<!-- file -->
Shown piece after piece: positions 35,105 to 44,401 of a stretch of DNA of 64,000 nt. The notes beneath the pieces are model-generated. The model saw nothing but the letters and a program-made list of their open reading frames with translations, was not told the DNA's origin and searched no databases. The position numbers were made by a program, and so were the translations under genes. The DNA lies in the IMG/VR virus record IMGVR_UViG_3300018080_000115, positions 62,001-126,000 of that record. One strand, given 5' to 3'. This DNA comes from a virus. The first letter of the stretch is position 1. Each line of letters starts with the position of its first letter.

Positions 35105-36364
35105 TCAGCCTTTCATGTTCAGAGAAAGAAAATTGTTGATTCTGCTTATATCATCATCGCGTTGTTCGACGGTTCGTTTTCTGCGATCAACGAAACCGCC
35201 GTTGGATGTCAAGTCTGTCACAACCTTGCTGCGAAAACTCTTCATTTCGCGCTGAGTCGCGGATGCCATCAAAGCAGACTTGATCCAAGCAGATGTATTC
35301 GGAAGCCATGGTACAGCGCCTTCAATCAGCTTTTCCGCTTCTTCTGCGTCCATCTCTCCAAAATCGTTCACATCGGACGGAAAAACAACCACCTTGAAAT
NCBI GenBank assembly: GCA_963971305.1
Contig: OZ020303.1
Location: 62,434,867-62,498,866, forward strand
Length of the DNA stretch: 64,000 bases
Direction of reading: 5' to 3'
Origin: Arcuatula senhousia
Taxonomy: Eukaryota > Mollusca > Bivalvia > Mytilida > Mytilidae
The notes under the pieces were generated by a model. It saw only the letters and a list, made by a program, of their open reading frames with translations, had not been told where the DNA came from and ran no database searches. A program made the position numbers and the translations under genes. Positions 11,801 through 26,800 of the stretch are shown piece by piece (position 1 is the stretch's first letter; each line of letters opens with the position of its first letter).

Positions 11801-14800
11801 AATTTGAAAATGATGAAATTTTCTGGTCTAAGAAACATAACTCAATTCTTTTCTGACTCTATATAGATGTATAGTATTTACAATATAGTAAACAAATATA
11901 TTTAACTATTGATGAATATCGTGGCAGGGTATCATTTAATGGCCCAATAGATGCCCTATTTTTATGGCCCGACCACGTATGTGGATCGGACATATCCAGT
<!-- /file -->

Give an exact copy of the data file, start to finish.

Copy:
Shown piece after piece: positions 35,105 to 44,401 of a stretch of DNA of 64,000 nt. The notes beneath the pieces are model-generated. The model saw nothing but the letters and a program-made list of their open reading frames with translations, was not told the DNA's origin and searched no databases. The position numbers were made by a program, and so were the translations under genes. The DNA lies in the IMG/VR virus record IMGVR_UViG_3300018080_000115, positions 62,001-126,000 of that record. One strand, given 5' to 3'. This DNA comes from a virus. The first letter of the stretch is position 1. Each line of letters starts with the position of its first letter.

Positions 35105-36364
35105 TCAGCCTTTCATGTTCAGAGAAAGAAAATTGTTGATTCTGCTTATATCATCATCGCGTTGTTCGACGGTTCGTTTTCTGCGATCAACGAAACCGCC
35201 GTTGGATGTCAAGTCTGTCACAACCTTGCTGCGAAAACTCTTCATTTCGCGCTGAGTCGCGGATGCCATCAAAGCAGACTTGATCCAAGCAGATGTATTC
35301 GGAAGCCATGGTACAGCGCCTTCAATCAGCTTTTCCGCTTCTTCTGCGTCCATCTCTCCAAAATCGTTCACATCGGACGGAAAAACAACCACCTTGAAAT
NCBI GenBank assembly: GCA_963971305.1
Contig: OZ020303.1
Location: 62,434,867-62,498,866, forward strand
Length of the DNA stretch: 64,000 bases
Direction of reading: 5' to 3'
Origin: Arcuatula senhousia
Taxonomy: Eukaryota > Mollusca > Bivalvia > Mytilida > Mytilidae
The notes under the pieces were generated by a model. It saw only the letters and a list, made by a program, of their open reading frames with translations, had not been told where the DNA came from and ran no database searches. A program made the position numbers and the translations under genes. Positions 11,801 through 26,800 of the stretch are shown piece by piece (position 1 is the stretch's first letter; each line of letters opens with the position of its first letter).

Positions 11801-14800
11801 AATTTGAAAATGATGAAATTTTCTGGTCTAAGAAACATAACTCAATTCTTTTCTGACTCTATATAGATGTATAGTATTTACAATATAGTAAACAAATATA
11901 TTTAACTATTGATGAATATCGTGGCAGGGTATCATTTAATGGCCCAATAGATGCCCTATTTTTATGGCCCGACCACGTATGTGGATCGGACATATCCAGT